Reasons for opposing
Of those telephone survey respondents opposed to using foreign mercenaries to fight Boko Haram, most (51 percent) expressed opposition to private military contractors on the grounds that Nigeria should have the capabilities to defeat Boko Haram without outside help. A further 27 percent of respondents cited reasons that could be interpreted as aligning with the insurgency’s messages or that could be manipulated by the insurgency to gain support. Within this group, 12 percent said foreign mercenaries are more likely than Nigerian troops to hurt civilians or commit human rights violations, 9 per cent said foreign mercenaries are trying to control or colonise Nigeria, and 6 per cent said they are trying to impose Western ideas on Nigeria.
16 percent gave “other” reasons for opposing contractors that were not anticipated, for example that the Nigerian army knows the terrain better.
Like with the telephone survey results, our social media analysis revealed that the largest number (46 percent) of tweeters who opposed private military contractors did so on the grounds that the Nigerian army should be able to defeat Boko Haram itself. Other, less common reasons included the perception that mercenaries were trying to advance a colonial agenda, that using them may back re, and that the Nigerian state should not re- cruit soldiers associated with the Apartheid era in South Africa.
Switchers
To determine whether perceptions of private military contractors changed according to their role, we asked respondents their views of contractors if they were restricted to a training role versus a combat role.
This variable made a small but perceptible difference. If used only in a training role, 78 percent of respondents supported using the private contractors, whereas if used in a combat role 71 percent supported their use. Similarly, if used in a training role, 21 percent opposed their use, while 27 percent opposed their use if used in a combat role.
7 and 6 percent respectively may seem like a small amount. However, when considering the population of Borno state alone, which is likely to be around 4.5 million, 6 percent represents 270,000 people. Even if a tiny fraction of these were so angered by the use of private military contractors that they were tempted to support Boko Haram, this could result in thousands of new supporters.
This switcher group is especially important because those who switched were mostly the same people who were concerned about private military contractors imposing Western values or colonialism on Nigeria,
or abusing human rights, rather than simply opposing them because they think the Nigerian Army should not need such assistance. In total, there were 18 respondents in the former category. Of these 18, 16 switched their opinion if private contractors take only a training role. This suggests a restricted role for private military contractors could mitigate the perceptual backlash and reduce the risk of Boko Haram gaining support as a result. However, it must be noted that because the group expressing negative opinions for these reasons was so small, further research would be needed to ensure these ndings are not a statistical anomaly.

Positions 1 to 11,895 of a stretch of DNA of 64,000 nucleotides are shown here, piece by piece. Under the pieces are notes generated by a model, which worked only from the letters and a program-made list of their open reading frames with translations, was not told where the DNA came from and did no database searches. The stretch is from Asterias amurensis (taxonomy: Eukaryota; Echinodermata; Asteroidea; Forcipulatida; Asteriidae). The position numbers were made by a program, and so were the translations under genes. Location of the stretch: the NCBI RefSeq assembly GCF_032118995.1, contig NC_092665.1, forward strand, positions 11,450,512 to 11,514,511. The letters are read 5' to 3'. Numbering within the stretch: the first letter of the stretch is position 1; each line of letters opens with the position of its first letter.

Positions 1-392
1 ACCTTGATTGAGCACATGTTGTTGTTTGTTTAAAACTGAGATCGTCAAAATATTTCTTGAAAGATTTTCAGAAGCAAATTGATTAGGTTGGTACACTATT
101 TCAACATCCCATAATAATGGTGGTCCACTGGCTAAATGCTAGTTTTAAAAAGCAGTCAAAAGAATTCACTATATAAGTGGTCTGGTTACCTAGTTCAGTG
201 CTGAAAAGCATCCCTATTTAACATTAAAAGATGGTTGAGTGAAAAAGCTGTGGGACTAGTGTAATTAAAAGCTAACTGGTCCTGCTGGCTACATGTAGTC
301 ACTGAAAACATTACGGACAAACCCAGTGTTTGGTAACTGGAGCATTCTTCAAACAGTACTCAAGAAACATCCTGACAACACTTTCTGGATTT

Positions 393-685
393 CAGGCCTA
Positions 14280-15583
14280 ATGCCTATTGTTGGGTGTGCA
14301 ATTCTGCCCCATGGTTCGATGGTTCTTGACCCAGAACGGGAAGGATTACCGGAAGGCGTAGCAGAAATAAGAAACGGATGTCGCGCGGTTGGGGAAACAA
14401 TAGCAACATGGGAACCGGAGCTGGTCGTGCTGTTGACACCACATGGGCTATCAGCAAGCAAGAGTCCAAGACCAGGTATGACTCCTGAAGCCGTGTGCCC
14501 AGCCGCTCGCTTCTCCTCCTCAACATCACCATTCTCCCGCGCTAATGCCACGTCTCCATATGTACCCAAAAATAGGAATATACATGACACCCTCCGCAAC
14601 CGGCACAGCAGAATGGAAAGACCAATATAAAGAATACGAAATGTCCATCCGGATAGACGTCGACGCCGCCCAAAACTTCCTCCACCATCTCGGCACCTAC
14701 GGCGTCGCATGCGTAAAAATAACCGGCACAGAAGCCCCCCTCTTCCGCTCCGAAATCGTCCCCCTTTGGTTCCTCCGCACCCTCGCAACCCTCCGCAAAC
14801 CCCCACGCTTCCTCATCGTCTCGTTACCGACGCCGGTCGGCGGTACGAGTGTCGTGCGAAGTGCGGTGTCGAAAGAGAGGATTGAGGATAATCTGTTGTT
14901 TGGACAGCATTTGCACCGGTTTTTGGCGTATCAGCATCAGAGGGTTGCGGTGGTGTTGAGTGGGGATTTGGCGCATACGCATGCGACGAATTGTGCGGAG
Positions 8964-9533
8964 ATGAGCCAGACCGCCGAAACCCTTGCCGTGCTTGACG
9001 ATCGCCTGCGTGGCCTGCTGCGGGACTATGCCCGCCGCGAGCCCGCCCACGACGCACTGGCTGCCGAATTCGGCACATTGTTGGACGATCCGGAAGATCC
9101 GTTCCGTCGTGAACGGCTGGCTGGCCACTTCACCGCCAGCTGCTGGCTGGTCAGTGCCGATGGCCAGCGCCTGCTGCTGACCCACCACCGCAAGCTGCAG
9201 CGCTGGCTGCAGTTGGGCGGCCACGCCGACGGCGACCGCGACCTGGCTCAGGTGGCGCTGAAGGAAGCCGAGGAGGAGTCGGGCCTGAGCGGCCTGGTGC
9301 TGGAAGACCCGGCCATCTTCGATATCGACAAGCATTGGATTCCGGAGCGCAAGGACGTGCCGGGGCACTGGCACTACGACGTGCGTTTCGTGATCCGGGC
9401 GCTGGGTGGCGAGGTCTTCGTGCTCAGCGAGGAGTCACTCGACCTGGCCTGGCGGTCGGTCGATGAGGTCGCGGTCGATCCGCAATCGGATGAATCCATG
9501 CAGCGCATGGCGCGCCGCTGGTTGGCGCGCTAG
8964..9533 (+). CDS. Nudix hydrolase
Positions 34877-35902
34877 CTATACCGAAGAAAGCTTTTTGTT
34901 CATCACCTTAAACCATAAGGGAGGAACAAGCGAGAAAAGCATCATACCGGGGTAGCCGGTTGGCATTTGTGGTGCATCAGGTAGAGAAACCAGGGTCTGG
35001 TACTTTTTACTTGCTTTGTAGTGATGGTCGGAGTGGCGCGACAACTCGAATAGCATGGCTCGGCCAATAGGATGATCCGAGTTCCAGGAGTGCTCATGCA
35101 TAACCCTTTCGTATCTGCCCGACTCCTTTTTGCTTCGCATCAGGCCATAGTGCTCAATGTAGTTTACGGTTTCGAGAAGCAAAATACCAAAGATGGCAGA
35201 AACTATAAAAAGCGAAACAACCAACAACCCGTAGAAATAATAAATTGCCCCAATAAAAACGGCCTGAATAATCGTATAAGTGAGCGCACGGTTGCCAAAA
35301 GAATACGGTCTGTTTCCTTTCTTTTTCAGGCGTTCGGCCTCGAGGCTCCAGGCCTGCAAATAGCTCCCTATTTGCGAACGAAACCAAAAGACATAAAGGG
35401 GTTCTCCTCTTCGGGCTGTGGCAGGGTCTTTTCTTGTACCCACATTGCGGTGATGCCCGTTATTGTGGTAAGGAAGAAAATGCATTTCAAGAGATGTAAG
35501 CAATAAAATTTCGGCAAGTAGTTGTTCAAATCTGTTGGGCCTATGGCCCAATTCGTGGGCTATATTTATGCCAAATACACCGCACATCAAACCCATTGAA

Read the rest of the report here.

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Books: Composite Warfare, By Eeben Barlow

Right on! This is the highly anticipated book written by Eeben Barlow about his thoughts on how to conduct warfare on the African continent. Be sure to check out his blog post about the book over at his site, because he certainly will be answering some questions about it there.

As for an actual shipping date for the book, that is still to be determined and the publisher will have more on that I am sure. The date below says September 19 for the published date, so perhaps in September some time? But you can pre-order now and definitely get in line. Check it out. –Matt

Edit: 09/18/2016 – The book is now for sale and shipping at 30 South Publishers. You can buy the book here.

Website for STTEP is here. (Eeben’s company)

 

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Composite Warfare: The Conduct of Successful Ground Forces Operations in Africa
By Eeben Barlow
Price: $49.95
Product Description
As a continent, Africa presents her armies with a vast, dynamic and multidimensional operating environment. It has numerous complex and diverse ethnic, religious, cultural and tribal interests and loyalties, along with many multifaceted threat-drivers coupled to varied and infrastructure-poor terrain plus vast climatic variations. The continent is, furthermore, characterized by numerous half-won conflicts and wars fought by incorrectly structured, inadequately trained and ill-equipped armies. For many reasons, these forces have difficulty adapting to the complex, demanding and rapidly changing environments they do battle in. Similarly, the armies have difficulty in decisively defeating the various threats they face. Many of these problems stem from the fact that numerous modern-day African armies are merely clones of the armies established by their once-colonial masters, their Cold War allies or their new international allies. Many of the principles and tactics, techniques and procedures they were – and still are – being taught relate to fighting in Europe and not in Africa. Some of these concepts are not even relevant to Africa.